As parents and educators, our focus is to protect children, to shield them from distress and to create environments that foster their growth and development. While we usually manage to navigate the day-to-day situations and stressors that children face without too much difficulty, we are often at loss when faced with having to talk to children about death. How much do we tell them? Will they be able to understand? Will they get too upset? What if they show no emotion? When do we seek outside support?
While each child will be affected differently depending on their developmental age, their temperament, family situation, cultural and spiritual beliefs, and previous experiences with death, all children feel loss and grief. Research has shown that children can experience the loss of a pet, even a goldfish, as strongly as the loss of a person in their lives. They need the support of parents, teachers and other adults to be able to process their experiences and emotions and regain their sense of security.
Most important in helping children cope with grief is to listen and listen some more. Children of all ages need the space and permission to voice their feelings, their questions, their concerns and their fears. Follow their lead. Answer their questions honestly and accurately in language that is developmentally appropriate but don’t provide more information than what they are asking for. Pause the conversation if they are becoming upset and let them know that it is OK to show their feelings or to not show any feelings — everyone responds differently. Be prepared to answer questions multiple times, especially with younger children. Children typically do not tolerate strong emotions for an extended period of time and will return to play or focus on other activities. Expect their feelings or questions to pop up sporadically and be cognizant of anniversary reactions or revisiting of the grief when faced with other losses or setbacks.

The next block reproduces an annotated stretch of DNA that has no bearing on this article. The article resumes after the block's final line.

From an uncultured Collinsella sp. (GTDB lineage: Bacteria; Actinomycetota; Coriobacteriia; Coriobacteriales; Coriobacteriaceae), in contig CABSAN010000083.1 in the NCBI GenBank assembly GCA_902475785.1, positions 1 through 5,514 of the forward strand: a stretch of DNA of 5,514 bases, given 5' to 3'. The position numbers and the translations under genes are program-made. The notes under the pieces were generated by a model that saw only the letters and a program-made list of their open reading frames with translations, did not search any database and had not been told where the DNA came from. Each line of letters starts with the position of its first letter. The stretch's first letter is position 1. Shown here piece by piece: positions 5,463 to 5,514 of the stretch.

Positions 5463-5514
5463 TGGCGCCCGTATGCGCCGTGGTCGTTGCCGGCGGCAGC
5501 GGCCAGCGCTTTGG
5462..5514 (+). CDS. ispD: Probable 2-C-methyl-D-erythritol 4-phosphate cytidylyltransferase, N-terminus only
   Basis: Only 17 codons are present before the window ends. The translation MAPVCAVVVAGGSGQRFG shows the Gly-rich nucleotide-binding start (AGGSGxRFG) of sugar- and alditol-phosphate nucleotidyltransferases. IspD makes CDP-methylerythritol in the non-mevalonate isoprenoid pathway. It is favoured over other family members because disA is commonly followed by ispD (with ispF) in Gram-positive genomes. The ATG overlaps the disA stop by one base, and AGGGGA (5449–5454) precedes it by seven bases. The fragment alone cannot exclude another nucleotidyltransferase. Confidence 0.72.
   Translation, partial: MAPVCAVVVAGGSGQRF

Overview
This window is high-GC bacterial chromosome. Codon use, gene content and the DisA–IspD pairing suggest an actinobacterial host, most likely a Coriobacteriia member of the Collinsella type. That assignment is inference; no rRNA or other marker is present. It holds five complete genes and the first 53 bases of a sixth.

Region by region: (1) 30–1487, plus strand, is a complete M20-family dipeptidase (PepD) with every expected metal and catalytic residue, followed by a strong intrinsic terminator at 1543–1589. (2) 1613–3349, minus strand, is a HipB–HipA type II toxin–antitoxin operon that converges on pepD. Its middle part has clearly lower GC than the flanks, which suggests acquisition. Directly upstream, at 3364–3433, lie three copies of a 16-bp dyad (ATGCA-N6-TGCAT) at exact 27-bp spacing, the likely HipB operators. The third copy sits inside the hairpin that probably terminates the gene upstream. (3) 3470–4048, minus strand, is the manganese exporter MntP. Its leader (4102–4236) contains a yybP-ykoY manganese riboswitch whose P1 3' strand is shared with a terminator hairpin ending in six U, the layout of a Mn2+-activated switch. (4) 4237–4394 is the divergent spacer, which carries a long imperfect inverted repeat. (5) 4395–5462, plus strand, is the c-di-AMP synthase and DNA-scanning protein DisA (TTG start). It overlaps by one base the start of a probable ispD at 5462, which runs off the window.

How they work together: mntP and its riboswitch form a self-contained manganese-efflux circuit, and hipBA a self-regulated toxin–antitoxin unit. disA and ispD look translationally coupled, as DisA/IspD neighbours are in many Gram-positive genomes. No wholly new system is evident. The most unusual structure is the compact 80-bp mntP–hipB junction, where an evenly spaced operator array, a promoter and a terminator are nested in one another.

Loss and grieving may trigger some regression in children — this is normal for a period of time. Other reactions may include increased fears, difficulty concentrating, academic challenges, and anger or depression. Provide support and reassurance. Grieving is a process and the progression may be different for each child. Getting back to a school and maintaining a regular routine can be helpful in providing a sense of security and in returning a sense of normalcy. If a child is still struggling after several weeks, it is advisable to seek outside support by contacting the school counselor or health care provider.
Several excellent resources are available that provide more information about grieving in children. We recommend the following:
Drs. Palmer & Dunn provide pediatric, adolescent, adult, and older adult neuropsychological and psychological services at their practice in Madison, New Jersey. They have spoken to the parent and student communities at Oak Knoll School of the Holy Child on the topics of anxiety, grief and building grit.